Tag Archives: Mary Robinson

UPDATES: ‘Blood,’ ‘Snow’ and the Irish Proclamation

I want to update three blogs from earlier this year. Links are provided to the original post. It’s also a good time for me to say, “Thanks for reading!”

Thanks for repairing ‘Deed of Blood’

In May, I wrote about finding the missing passages of a 19th century political pamphlet, “A Deed of Blood,” which had been cut from the text of a copy I borrowed from the University of Notre Dame. I received a nice note from Therese C. Bauters, supervisor of Interlibrary Lending Services, at ND’s Hesburgh Library:

I received your return of “Deed of Blood” and thank you for your good will in sending us the missing pages (cut out).  Why anyone would ruin material is always beyond my understanding. The Notre Dame Libraries appreciate your thoughtfulness in sending the information to complete this title.  We will have it prepared and bound together.

Cover of the 1888 pamphlet.

Cover of the 1888 pamphlet.

More on ‘Alfred D. Snow’ crew list

In March, I wrote about the wreck of the ship “Alfred D. Snow” near the Wexford coast in 1888, based on my review of U.S. consulate in Ireland records at the National Archives in College Park, Maryland. The Cork consulate’s documentation included a list of the 28 missing crew. Later reporting contains several discrepancies in the men’s names, including the lone Irishman aboard the ill-fated ship. I reached out to John Power, author of “A Maritime History of County Wexford.”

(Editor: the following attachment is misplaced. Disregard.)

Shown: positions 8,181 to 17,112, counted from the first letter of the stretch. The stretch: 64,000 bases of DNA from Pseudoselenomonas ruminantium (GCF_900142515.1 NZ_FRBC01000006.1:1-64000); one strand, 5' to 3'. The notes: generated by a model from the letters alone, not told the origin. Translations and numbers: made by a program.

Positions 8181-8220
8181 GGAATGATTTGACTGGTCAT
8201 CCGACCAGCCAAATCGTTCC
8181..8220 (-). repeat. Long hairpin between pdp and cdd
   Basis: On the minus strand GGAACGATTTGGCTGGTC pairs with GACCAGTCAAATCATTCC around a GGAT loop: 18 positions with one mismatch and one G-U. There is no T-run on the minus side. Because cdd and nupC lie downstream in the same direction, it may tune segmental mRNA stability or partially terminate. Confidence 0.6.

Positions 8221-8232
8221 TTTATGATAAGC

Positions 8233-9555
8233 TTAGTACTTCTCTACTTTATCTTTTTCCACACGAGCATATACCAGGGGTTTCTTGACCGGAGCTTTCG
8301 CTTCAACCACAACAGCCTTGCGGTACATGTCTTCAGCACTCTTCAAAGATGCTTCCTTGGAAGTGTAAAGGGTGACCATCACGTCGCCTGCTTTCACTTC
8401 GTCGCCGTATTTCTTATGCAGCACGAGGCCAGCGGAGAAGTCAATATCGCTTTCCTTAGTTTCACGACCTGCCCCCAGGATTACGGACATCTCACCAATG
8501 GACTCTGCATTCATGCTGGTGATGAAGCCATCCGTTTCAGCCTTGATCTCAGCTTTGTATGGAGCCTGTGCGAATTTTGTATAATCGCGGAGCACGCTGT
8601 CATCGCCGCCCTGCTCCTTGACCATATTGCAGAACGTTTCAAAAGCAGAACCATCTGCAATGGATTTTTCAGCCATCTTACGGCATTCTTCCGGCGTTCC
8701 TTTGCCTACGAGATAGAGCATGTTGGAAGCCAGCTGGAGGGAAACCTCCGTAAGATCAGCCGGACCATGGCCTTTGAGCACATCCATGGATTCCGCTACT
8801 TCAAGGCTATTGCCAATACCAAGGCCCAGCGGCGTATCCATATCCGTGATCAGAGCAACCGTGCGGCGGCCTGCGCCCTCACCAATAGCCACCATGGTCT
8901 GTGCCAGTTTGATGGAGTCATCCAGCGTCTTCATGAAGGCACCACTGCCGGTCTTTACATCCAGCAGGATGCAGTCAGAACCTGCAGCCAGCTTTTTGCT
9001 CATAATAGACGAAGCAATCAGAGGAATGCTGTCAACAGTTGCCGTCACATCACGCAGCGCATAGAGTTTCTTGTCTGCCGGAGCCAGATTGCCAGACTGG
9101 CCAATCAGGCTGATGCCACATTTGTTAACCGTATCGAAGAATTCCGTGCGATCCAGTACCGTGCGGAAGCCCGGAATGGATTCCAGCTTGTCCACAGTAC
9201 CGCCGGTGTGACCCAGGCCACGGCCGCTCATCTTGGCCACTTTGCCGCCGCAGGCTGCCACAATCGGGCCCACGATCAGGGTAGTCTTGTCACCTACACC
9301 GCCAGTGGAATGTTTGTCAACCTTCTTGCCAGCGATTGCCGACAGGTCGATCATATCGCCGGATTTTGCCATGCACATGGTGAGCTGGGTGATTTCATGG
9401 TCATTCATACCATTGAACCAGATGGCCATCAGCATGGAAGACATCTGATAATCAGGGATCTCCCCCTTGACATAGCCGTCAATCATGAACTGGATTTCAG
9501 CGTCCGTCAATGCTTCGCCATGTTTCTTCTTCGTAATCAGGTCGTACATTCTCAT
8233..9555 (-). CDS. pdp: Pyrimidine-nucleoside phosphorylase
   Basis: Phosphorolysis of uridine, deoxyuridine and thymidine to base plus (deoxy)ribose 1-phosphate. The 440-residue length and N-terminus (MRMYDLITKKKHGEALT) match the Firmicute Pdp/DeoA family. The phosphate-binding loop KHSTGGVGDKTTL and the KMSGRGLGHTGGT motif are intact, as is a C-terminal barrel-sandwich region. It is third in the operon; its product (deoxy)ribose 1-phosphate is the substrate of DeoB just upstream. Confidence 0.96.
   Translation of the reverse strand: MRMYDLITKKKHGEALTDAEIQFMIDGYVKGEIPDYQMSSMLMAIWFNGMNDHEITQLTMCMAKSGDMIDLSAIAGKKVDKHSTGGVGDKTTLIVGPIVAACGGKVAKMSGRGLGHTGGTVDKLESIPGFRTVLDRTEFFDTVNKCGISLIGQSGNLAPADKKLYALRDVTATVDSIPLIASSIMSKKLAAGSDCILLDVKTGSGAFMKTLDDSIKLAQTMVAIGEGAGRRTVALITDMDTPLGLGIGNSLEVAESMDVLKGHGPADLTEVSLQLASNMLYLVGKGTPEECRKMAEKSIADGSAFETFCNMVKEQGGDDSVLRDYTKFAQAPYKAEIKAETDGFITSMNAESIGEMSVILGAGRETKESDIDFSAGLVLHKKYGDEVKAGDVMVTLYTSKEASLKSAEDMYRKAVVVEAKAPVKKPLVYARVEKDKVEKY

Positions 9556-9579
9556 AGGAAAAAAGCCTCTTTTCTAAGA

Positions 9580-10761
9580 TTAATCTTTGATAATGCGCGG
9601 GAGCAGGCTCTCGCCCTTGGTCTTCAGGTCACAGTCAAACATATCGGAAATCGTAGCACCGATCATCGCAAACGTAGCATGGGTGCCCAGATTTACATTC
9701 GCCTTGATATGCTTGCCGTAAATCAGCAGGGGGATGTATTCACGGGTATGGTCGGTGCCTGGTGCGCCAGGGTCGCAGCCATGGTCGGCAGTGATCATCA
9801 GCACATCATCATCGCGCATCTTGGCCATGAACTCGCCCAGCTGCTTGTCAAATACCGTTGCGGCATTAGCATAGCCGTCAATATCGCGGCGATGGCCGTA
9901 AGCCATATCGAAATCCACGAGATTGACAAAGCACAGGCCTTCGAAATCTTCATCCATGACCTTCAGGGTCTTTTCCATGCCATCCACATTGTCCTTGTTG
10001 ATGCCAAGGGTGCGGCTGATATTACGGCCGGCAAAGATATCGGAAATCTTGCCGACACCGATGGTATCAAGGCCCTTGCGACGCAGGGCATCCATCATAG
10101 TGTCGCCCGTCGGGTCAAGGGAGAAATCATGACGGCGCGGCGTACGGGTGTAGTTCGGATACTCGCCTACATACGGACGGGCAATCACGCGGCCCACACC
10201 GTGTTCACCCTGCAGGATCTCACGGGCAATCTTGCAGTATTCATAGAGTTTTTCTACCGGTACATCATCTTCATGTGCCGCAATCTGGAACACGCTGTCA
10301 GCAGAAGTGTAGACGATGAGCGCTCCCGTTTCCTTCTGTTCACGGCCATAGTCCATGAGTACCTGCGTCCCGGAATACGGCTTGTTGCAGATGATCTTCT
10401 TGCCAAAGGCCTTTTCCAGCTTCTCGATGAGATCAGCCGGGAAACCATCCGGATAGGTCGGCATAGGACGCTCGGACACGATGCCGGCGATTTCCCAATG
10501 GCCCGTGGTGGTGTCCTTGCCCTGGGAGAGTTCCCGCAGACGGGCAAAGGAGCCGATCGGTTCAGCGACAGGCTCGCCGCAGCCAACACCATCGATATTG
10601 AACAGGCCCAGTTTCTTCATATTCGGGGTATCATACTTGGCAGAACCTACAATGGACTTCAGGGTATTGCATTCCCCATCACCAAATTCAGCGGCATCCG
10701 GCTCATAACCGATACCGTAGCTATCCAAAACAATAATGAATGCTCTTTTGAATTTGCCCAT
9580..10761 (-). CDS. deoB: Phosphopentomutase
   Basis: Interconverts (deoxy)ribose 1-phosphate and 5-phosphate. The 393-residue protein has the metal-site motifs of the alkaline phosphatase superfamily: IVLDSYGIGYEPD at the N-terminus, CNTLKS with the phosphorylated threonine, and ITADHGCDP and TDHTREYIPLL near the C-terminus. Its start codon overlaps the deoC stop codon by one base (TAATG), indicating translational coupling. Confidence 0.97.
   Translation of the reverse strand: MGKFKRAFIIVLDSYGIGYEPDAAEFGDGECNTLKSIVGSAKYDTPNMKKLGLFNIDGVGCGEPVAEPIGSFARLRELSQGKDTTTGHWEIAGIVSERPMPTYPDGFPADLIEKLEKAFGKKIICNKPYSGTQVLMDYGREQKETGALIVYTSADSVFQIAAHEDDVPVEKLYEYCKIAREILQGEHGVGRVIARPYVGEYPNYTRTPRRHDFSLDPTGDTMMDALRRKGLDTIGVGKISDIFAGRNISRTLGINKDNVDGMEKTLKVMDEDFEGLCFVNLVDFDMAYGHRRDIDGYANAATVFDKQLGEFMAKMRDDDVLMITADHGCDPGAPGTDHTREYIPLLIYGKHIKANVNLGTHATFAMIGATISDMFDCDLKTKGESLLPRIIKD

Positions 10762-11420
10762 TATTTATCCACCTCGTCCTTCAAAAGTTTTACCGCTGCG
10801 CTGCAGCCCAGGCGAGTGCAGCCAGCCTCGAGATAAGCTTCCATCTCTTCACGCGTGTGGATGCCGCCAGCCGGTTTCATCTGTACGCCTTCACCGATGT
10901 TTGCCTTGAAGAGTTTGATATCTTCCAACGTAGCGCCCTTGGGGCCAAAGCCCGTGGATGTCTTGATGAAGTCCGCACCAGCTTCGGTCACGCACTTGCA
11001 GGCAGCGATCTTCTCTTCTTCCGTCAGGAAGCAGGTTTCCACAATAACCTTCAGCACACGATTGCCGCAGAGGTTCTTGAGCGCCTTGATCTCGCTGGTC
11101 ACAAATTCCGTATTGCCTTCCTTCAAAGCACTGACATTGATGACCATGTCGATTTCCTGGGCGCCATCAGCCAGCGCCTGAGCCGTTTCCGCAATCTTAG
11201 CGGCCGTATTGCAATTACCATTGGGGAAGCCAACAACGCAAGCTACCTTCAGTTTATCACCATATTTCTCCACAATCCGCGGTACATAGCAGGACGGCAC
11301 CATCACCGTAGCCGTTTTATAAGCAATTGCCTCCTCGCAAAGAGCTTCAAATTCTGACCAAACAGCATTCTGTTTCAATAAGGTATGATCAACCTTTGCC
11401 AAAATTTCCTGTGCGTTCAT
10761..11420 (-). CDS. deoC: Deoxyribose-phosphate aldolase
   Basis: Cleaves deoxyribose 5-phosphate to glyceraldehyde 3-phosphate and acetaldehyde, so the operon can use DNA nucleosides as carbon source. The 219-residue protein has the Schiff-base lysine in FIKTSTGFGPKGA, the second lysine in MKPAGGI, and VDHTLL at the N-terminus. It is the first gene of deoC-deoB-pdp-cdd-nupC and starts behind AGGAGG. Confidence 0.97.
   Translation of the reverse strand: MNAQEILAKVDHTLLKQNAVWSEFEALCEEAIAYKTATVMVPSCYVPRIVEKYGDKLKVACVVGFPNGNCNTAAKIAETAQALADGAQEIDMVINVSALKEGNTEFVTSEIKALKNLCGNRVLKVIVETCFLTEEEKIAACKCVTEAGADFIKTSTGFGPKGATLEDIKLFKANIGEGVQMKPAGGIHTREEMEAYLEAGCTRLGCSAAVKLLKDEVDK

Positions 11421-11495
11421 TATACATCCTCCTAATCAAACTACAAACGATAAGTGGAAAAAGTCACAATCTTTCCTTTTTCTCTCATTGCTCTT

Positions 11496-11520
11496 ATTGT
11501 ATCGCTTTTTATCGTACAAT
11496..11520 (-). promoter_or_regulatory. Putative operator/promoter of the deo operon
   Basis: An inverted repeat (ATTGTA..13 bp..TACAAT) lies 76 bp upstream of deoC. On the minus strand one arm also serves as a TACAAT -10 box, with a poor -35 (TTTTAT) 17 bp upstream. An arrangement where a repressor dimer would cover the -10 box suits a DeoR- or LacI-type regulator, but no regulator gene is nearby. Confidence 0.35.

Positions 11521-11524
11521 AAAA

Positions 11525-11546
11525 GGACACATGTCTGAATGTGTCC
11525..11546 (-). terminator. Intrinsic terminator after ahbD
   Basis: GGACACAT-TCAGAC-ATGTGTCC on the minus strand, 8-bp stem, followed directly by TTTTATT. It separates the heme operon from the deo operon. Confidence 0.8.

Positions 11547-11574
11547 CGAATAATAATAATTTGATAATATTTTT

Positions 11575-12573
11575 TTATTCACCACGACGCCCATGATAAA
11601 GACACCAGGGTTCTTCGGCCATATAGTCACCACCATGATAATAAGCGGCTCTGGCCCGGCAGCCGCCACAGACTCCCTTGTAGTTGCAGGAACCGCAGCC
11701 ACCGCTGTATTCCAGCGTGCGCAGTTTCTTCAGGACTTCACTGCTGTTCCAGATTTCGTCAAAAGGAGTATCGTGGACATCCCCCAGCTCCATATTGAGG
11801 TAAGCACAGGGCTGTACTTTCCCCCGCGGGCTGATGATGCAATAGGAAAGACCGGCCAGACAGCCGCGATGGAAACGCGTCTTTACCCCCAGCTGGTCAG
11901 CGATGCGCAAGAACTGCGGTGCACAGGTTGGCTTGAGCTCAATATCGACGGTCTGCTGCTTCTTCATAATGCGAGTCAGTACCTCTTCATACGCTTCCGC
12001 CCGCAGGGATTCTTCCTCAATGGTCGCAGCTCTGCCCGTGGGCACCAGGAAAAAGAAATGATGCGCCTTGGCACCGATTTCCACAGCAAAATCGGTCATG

“The receiver of wrecks in Wexford at the time was William Coghlan and the Lloyds agent was Jasper Welsh. The two were very intelligent in collecting information because they visited every shipwreck around the Wexford coast [in those] days. They would have supplied the report to the local People newspaper.

Power sent me a clipping from the newspaper, published three weeks after the tragedy, with “the correct list of the crew,” including “Michl. O’Sullivan, a native of Ireland, aged 38.” The crew list in the consulate’s records, which is undated, shows the Irishman as “Thos Lloyd” (or Floyd) of “Ireland England.”

Crew1

Crew list from 'Alfred D. Snow' at U.S. consulate office in Cork, 1888.

Crew list from ‘Alfred D. Snow’ at U.S. consulate office in Cork, 1888. The Irishman is the last name on the bottom image.

Irish American Partnership and ‘Proclamation Day’

In January, I heard former Irish President Mary Robinson speak at the fourth annual Nollaig na mBan breakfast in Washington, D.C.  The event is sponsored by The Irish American Partnership, which distributed copies of the 1916 Irish Proclamation to the guests. As part of the nation’s centennial commemoration, the Irish government and national school system encouraged students to “write a proclamation for a new generation.”

In its “1916 Commemoration Report,” released in April, the Partnership reports that $12,000 was raised at the breakfast for Ireland’s first presidential library, appropriately honoring the Republic’s first woman president–Robinson. It also reproduces two of the student proclamations, one from the Tarbert National School in North Kerry. This  is six miles from where my maternal grandmother lived until her emigration four years before the Easter Rising. The Tarbert students wrote, in part:

…we shall undertake the responsibility to keep our rivers, lakes and coastline unpolluted. … We wish to promote and preserve the Irish language throughout all the counties of Ireland. We treasure our history and culture, our myths and legends, our poets and musicians, our Irish dancing and Gaelic games.